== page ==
Baker-Shultz Carbon Dividends Plan is better for the environment

Alan George

We still have time to stop the worst of climate change; the Baker-Shultz Plan harnesses the power of our free market economy to encourage a transition to renewable energy

I recently read Mark Trahant’s article about the Green New Deal and the impact that climate change will likely have on Native American people. And while I think there are divisions in the American people, there is a path forward: the Baker-Shultz Carbon Dividends Plan.

I am proud to be part of an organization, Students for Carbon Dividends, aimed at protecting the future of the environment. We still have time to reverse the tides and stop the worst of climate change, but it requires the use of sensible policies. Luckily, we have found just that in the Baker-Shultz Plan.

This plan is unique: it harnesses the power of our free market economy to encourage a transition to renewable energy. The price on carbon would reduce pollution by 32 percent in just four years, when compared to 2005 emissions levels.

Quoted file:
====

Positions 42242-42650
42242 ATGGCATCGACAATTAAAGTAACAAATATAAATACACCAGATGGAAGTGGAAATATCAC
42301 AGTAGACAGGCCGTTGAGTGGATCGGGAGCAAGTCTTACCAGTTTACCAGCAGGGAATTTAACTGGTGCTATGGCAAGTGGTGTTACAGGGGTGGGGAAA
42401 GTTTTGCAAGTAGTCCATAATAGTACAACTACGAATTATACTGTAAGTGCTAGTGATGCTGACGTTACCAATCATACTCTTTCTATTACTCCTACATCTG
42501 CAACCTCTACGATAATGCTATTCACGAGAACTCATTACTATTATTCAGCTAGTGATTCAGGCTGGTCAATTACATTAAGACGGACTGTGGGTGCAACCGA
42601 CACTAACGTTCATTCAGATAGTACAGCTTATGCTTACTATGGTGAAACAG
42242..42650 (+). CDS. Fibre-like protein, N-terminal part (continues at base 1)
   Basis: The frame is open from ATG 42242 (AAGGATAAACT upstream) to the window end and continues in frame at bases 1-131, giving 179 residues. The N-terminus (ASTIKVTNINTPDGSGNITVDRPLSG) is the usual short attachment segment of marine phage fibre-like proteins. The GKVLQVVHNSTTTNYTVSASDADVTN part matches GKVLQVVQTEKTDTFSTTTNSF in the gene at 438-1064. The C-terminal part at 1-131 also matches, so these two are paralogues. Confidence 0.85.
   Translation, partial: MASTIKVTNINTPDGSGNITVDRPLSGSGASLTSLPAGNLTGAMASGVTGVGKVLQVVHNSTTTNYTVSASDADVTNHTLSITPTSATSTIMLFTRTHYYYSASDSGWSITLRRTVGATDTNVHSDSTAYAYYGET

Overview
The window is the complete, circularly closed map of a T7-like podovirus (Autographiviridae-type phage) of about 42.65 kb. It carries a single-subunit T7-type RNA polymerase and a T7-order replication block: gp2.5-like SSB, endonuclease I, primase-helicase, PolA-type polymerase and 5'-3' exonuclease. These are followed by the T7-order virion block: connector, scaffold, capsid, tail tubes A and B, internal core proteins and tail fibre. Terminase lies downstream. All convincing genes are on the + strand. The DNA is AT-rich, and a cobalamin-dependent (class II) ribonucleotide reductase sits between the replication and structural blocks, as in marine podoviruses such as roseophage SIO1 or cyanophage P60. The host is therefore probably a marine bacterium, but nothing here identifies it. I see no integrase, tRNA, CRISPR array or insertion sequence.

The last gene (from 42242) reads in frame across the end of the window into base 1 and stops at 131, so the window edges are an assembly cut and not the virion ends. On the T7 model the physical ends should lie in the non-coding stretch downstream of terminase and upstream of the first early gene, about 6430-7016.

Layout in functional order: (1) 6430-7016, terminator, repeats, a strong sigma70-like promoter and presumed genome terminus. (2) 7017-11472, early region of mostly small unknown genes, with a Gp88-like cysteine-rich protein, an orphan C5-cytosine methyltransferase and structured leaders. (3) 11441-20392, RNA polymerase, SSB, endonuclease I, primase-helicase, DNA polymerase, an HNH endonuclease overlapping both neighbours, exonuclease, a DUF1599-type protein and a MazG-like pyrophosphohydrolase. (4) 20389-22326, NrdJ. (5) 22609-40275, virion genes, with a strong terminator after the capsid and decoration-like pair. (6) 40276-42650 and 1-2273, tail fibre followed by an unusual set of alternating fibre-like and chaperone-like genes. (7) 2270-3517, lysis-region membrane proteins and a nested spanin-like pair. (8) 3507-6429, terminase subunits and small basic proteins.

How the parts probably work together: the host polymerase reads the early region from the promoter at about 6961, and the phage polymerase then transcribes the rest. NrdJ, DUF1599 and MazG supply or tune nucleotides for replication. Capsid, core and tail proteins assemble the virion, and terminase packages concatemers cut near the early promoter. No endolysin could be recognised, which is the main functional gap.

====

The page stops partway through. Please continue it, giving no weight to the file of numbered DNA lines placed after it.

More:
Not only would it better the environment, it would do so in an economically responsible way. Over winter break, Students for Carbon Dividends helped to canvas the support of over 3,000 economists to back a price on carbon. The economic consensus is clear—the most efficient way to reduce carbon emissions is through a price on carbon, one that gives the revenue back to the people.

Although past carbon tax proposals have been criticized as regressive, the carbon dividends plan has an important feature: it is revenue neutral. In other words, the money raised by the tax is redistributed back to the people, a payment that amounts to about $2,000 for a family of four. This would incentivize a shift away from fossil fuels without punishing consumers.

Helping to canvass support for the Economists’ Statement has been the most significant thing I have done in college so far. But that was just the first step. We must unite behind what our country needs and take the fight to Capitol Hill.

Alan George
Yale University 2022